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child custody Archives

Why joint custody often is the best arrangement

When Florida couples divorce, child custody often is one of their main issues. Both parents love the children, and neither wants to be the absentee parent who the children visit every other weekend and on alternating holidays. If at all possible, the parents should strongly consider joint custody after their divorce. Such arrangements began springing up across the country a few years ago, and today the prevailing opinion of state legislatures, divorce court judges, family law practitioners and child psychology experts is that joint custody benefits not only the children, but their parents as well.

When your former partner wants to relocate with your child

Separating from a former partner is almost always difficult, but there can be even more hurdles involved when the two of you share a Florida child and one of you wants to relocate. At the Law Office of Philip J. Schipani, we understand the state’s rules when it comes to relocating with a child, and we have helped many clients on both sides of the equation achieve solutions that meet their needs.

When your child’s other parent is a substance abuser

As a Florida parent, you likely want the very best for your child, but when your child’s other parent abuses substances, it can raise questions about exactly what “best interests of the child” really means. At the Law Office of Philip J. Schipani, we understand that you want to protect your child, and we have helped many parents facing similar circumstances navigate co-parenting with a substance abuser.

Is joint custody worth the effort?

Divorcing parents in Florida have lots of decisions to make, and one of the biggest relates to child custody. If you are wondering whether your child should stay mostly with you or move back and forth in a shared - or joint custody -  arrangement, you may want to consider a study Swedish researchers released in 2015.

How do judges determine the best interests of a child?

Many divorces involve the question of what will happen to the children of the splitting couple. Will the children divide their visitation time between the ex-spouses equally, will they spend more time with the other, or is one spouse even unfit to house the children at all? When these questions are in the hands of a Florida judge, expect these issues to be examined in light of what the child’s or children’s best interests are.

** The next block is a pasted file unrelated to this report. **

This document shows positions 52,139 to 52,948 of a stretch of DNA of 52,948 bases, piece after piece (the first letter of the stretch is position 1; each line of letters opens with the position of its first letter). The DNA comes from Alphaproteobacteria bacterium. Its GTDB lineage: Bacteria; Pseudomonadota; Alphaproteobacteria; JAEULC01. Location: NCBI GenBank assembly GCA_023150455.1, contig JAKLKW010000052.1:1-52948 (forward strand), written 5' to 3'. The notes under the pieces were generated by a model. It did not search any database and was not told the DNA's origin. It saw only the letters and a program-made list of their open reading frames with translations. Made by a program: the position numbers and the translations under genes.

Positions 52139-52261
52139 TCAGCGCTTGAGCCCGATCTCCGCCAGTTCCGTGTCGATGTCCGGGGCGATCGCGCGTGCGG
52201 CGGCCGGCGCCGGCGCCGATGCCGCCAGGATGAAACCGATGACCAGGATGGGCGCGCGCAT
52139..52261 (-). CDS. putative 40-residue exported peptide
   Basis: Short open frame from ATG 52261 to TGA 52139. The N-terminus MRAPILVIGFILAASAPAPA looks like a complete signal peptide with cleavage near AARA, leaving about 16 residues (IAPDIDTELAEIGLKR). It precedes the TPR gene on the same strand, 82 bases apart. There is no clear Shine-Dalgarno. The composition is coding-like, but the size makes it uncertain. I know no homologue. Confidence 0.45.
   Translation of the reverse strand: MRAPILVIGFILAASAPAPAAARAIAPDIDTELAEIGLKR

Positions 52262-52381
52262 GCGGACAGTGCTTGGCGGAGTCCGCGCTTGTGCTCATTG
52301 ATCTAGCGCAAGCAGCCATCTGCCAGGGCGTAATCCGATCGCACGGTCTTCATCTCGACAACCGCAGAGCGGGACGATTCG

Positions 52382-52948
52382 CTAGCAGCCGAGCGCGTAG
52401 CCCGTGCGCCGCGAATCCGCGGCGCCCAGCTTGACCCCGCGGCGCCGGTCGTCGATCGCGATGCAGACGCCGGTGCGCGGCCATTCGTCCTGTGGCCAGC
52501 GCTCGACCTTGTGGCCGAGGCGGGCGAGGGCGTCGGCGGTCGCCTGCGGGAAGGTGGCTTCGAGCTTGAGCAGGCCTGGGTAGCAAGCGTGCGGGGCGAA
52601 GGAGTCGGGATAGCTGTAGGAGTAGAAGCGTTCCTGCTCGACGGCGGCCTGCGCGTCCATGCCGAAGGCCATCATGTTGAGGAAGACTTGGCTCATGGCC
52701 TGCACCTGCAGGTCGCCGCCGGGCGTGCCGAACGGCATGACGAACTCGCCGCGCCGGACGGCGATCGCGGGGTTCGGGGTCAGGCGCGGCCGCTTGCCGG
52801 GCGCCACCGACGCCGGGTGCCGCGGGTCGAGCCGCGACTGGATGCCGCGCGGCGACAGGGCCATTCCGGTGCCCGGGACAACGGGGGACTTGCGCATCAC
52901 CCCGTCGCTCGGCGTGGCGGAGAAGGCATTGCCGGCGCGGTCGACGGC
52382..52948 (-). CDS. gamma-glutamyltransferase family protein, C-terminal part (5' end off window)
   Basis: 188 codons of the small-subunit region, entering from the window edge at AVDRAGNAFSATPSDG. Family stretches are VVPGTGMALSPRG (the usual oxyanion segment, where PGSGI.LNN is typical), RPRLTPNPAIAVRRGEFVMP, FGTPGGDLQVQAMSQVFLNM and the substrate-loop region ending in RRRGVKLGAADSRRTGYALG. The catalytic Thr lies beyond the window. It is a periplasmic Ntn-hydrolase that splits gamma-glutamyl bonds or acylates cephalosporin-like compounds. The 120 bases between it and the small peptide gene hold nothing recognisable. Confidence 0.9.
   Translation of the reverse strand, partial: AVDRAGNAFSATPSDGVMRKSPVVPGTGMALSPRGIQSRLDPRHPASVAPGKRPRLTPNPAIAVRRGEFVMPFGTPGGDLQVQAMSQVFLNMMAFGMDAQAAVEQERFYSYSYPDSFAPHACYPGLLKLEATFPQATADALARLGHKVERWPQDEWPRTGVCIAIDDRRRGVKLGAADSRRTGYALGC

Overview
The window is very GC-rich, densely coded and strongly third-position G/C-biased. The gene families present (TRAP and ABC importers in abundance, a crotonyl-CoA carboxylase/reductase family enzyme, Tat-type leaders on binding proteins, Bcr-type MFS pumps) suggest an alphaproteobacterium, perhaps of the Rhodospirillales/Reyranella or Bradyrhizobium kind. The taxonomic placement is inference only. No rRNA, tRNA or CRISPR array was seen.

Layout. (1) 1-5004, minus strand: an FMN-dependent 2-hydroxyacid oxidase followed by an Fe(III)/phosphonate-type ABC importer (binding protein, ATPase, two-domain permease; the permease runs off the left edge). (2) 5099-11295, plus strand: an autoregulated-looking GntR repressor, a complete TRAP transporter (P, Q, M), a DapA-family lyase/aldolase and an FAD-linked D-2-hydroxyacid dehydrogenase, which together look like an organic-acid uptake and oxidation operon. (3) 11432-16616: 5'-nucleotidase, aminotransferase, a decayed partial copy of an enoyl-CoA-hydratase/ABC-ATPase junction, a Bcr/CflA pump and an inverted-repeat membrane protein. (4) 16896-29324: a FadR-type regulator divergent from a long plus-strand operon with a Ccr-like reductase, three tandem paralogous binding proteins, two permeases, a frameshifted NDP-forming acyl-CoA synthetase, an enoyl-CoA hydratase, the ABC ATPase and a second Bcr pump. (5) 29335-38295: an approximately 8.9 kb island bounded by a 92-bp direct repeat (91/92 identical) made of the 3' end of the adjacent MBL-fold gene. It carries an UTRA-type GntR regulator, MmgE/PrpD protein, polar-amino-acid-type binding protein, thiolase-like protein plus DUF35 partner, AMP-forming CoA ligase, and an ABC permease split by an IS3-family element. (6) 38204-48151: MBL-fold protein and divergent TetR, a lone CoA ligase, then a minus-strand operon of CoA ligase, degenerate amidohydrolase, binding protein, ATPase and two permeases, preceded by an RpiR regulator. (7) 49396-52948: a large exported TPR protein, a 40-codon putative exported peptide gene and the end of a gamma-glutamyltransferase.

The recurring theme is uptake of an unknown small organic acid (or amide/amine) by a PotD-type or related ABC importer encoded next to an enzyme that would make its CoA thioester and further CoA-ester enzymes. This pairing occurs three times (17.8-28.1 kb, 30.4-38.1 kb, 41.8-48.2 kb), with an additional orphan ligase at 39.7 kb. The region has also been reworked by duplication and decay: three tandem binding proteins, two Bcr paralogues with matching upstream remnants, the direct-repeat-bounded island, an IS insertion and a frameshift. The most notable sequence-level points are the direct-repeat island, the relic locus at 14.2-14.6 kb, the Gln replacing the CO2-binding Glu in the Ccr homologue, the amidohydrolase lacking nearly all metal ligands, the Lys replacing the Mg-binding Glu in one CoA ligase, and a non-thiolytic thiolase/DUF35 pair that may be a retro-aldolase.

Determining your moral fitness

Many of the Sarasota clients that we here at The Law Office of Phillip J. Schipani, P.A. have worked with have found setting aside their emotions towards their ex-spouses in order to work together to create a parenting plan to be one of the most difficult elements of their divorces. With the pain associated with your breakup still fresh in both your minds, it may be easy to see why both you and your ex-spouse believe yourselves individually as being the better option to raise your kids. The law, however, has set its own standard on how custody should be determined. 

How are unmarried parental rights determined?

If you are having a baby and are not married, you may wonder about your parental rights in Florida. Mothers and fathers need to be concerned because having the legal rights to a child is important to ensure you have the ability to raise and care for the child without interference from others. 

How to adjust to being a stepparent

It is not uncommon for people in Florida to marry someone who already has children. When this happens, that person becomes a stepparent. It is a difficult job to take on because it requires being an active part of a child's life, one whom the person may not know too well. Luckily, there have been many people who have taken on such a role and have offered some helpful advice to new stepparents.

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Law Office of Philip J. Schipani
1605 Main Street, Suite 608
Sarasota, FL 34236

Phone: 941-549-8981
Fax: 941-366-7331